SBA offers variety of loan guarantee programs

It's your business

October 15, 1990|By Patrick Rossello

BECAUSE banks often shy away from high-risk loans to small businesses, the Small Business Administration stepped in to fill the gap. The SBA has a number of tools to help your company obtain a loan. The federal agency even has one that is available specifically to support an international trade contract.

Years ago, the SBA made direct loans to small businesses, but this became a heavy budgetary burden. Except for one small program, the direct SBA loan activity was discontinued and the SBA expanded its loan guarantee efforts.

How it works: Suppose you started a retail clothing store three years ago with a partner. You recently submitted a business plan to your favorite bank (up until now) and the bank rejected your FTC loan request. The banker said that although you have been profitable, the business is still a little too weak for a $100,000 loan to physically expand the store and buy more inventory.

The next step is to ask the commercial bank to consider the loan with an SBA guarantee. A lender generally feels more comfortable when a government agency is willing to repay the loan to the bank when the borrower can not.

If the bank's branch does not have the required SBA forms, the main office should have them. Or you can contact the local SBA office to have the papers mailed directly to you. Complete the forms and submit them to the bank.

The First National Bank of Maryland, Maryland National Bank and Signet Bank have been designated as preferred lenders. This means the entire operation is in the hands of the bank. It can review your loan application and, if it qualifies under the SBA procedures and its own credit standards, the bank can simply make the loan. Other banks must forward the loan application documents to the SBA for approval prior to making the loan. This could prolong the process by an additional week.

Types of loans: The SBA 504 Program is for the purchase of fixed assets such as land, buildings and equipment. However it can also be applied toward leasehold improvements. To start with, you have to come up with 10 percent of the cost of the project. The lender supplies 50 percent of the funds without any guarantee from the SBA. The bank provides the remaining 40 percent, which is secured by SBA bonds. The interest rate will be a blended rate derived from is a combination of the commercial lending rate for the bank's portion and the SBA bond rate for the SBA guaranteed portion. The bond rate is usually below commercial lending rates. The bond portion is capped at $750,000. To be eligible, the borrower must have less than $2 million in net profits and a net worth under $6 million. For most businesses, these restrictions are no problem. The term of the loan is from 10 to 20 years.

The SBA 7(a) program guarantees 90 percent of the loan balance up to $155,000 and 85 percent for greater amounts. A loan can range from $5,000 to $1 million and may be used for working capital or for the purchase of equipment, land and/or buildings. The maximum lending rate is 2.75 percent over the prime rate for loans that extend for more than seven years and 2.25 percent over prime for a maturity under seven years.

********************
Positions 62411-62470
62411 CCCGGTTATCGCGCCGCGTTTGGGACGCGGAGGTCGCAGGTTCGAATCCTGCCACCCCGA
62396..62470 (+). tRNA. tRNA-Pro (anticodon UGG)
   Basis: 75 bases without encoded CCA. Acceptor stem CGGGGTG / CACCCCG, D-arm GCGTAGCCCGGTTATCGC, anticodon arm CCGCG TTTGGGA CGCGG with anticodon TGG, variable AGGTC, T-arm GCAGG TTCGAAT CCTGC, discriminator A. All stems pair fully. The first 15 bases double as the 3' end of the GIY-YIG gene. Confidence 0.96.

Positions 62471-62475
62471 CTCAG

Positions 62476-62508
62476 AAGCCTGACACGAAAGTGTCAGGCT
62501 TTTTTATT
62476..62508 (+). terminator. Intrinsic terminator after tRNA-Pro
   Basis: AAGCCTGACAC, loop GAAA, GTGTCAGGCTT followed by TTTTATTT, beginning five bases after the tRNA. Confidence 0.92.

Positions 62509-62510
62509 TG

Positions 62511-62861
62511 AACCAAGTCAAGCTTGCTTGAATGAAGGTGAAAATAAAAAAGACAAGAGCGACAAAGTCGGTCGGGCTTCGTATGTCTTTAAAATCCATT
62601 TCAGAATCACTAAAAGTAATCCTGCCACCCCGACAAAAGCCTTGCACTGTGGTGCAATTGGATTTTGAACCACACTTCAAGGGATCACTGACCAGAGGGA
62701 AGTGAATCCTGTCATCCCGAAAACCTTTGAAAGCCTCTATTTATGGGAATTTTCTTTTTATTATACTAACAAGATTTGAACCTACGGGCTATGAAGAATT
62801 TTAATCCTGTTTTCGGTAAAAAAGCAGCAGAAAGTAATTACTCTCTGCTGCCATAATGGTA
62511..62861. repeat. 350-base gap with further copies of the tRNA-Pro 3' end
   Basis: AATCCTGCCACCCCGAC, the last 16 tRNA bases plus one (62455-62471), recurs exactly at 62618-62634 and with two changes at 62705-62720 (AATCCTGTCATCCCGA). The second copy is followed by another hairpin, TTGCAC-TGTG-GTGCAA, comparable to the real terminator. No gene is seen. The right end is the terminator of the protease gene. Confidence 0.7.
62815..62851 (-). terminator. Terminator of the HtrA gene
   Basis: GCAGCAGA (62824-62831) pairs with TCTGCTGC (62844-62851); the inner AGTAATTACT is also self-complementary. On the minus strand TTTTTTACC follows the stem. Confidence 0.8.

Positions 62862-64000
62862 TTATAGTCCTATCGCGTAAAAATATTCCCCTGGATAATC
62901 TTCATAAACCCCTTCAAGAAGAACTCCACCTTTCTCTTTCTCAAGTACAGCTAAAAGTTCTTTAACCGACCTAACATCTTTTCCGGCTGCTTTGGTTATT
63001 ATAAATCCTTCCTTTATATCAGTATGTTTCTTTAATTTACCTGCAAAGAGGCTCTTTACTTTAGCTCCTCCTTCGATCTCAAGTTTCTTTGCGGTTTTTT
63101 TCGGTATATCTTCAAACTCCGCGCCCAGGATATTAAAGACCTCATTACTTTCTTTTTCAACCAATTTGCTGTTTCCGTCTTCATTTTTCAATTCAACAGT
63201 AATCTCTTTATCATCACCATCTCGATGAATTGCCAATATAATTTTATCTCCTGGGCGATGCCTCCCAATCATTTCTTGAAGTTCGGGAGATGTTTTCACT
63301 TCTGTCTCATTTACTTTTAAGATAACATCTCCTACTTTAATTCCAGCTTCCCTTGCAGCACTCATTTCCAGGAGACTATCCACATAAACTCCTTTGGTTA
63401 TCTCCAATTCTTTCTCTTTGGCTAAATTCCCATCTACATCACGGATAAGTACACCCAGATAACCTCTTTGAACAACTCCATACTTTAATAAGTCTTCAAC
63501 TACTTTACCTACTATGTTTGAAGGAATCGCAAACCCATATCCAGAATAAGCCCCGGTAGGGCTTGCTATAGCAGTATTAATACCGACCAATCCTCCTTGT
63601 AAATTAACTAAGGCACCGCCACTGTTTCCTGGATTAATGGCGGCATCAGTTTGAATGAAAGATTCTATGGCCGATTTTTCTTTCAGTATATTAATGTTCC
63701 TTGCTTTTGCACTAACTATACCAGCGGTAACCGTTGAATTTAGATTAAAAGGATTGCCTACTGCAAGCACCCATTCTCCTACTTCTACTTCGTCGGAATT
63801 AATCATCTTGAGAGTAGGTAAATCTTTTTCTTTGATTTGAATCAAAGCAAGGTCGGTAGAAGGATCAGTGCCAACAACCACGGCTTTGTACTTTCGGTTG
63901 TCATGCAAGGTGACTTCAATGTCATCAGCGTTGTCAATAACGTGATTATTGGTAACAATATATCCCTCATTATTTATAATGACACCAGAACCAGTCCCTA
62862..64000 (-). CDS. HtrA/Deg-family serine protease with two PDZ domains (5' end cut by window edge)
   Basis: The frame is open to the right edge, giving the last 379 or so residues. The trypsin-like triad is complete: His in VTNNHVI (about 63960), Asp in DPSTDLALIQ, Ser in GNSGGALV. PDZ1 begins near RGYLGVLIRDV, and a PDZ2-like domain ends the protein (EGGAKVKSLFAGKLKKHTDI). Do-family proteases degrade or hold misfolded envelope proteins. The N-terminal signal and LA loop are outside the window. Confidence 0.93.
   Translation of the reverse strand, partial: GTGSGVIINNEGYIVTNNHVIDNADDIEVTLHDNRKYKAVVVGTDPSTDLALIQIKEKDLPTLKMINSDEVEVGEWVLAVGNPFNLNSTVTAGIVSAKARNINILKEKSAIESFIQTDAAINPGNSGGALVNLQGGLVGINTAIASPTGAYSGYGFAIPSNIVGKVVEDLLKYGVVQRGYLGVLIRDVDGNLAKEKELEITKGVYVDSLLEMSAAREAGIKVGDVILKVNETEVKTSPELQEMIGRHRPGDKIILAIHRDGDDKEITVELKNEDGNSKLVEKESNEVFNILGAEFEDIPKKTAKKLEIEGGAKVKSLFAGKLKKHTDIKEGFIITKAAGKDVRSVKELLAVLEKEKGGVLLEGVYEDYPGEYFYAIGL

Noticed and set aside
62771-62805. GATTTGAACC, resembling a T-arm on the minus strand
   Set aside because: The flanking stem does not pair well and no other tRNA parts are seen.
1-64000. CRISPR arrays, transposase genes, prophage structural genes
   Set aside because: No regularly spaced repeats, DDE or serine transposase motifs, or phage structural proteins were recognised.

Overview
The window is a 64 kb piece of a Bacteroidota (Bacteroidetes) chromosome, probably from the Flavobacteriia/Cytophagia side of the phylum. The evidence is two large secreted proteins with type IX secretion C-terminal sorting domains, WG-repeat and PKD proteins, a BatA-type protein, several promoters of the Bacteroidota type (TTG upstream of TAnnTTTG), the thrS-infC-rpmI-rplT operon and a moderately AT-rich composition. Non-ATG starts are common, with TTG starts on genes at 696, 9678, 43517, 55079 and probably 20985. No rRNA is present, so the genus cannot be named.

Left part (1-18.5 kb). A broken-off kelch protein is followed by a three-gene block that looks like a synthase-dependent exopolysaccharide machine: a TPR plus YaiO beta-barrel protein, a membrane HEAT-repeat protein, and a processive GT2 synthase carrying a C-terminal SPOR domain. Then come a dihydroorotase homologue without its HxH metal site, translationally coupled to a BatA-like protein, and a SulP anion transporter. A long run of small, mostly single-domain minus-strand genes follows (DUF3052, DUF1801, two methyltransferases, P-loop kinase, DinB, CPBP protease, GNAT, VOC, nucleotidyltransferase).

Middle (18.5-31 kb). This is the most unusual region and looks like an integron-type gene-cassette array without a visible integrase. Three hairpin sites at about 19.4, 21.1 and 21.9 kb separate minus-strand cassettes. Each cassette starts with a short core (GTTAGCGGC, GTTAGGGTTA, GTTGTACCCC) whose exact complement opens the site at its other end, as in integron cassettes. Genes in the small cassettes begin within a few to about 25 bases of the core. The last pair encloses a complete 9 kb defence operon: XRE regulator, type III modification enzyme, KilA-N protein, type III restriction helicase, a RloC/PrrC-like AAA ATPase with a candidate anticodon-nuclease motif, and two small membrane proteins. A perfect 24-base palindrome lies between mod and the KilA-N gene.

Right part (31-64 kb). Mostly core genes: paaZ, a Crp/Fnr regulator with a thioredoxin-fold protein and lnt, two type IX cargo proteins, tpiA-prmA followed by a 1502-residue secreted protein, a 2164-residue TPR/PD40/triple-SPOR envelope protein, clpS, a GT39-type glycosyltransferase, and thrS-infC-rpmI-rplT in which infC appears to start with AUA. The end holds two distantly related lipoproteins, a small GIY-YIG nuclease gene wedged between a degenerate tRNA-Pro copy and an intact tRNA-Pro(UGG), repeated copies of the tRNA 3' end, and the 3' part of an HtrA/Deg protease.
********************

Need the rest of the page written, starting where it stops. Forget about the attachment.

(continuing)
The SBA 7(a) and the SBA 504 programs permit the bank to accept collateral under a second mortgage for real estate or equipment purchases.

The International Trade Loan Program is not as well known as the first two and is actually part of the 7(a) program, according to Vincent Hanrahan, SBA business development specialist. Call him at (301) 962-2235. It is a loan guarantee that targets creation or expansion of export activity or assistance for domestic firms that have been hurt by foreign imports into the United States.

The SBA can guarantee up to $1 million for the purchase of land and/or buildings and equipment. Alternatively, the funds may be used to recondition equipment or make other physical improvements to assets that will remain in the United States to produce goods or services. An additional $250,000 loan can be extended for working capital. Any existing SBA loan that you may have is included in the calculation of these loan maximums. The maturity for the loan is 25 years.

Note that the trade loan requires that all liens be placed as first mortgages against any fixed assets bought with the money.

The SBA also has the Export Revolving Line of Credit. It can be used for working capital or to purchase fixed assets and/or labor that supports the manufacture or sale of products to be exported. It guarantees 90 percent of a bank loan up to $500,000. The SBA has made arrangements with the Export-Import Bank of the United States to extend an additional $500,000 guarantee that effectively brings the maximum to $1 million. The maximum term of this loan is 18 months. You must have been in business for at least one year, but this requirement can be waived by the SBA if you have extensive international trade experience.

Direct loans are made to companies that can not obtain an SBA-guaranteed loan. To be eligible, the applicant must be rejected by at least two lenders. The amount is limited to $150,000. The loans are difficult to obtain since they focus on businesses located in areas of high unemployment or companies whose owners are handicapped, Vietnam-era veterans, disabled vets or people who earn a low income.

The bottom line: While banks tend to slow their lending activity in times of economic uncertainty, the SBA can help you get that needed loan.

Patrick Rossello, president of The Business Consulting Group, is D a member of a number of local advisory boards including The

College of Notre Dame. Send questions or suggested topics to = him c/o MONEY AT WORK, The Evening Sun, 501 N. Calvert St. ; Baltimore, Md. 21278.

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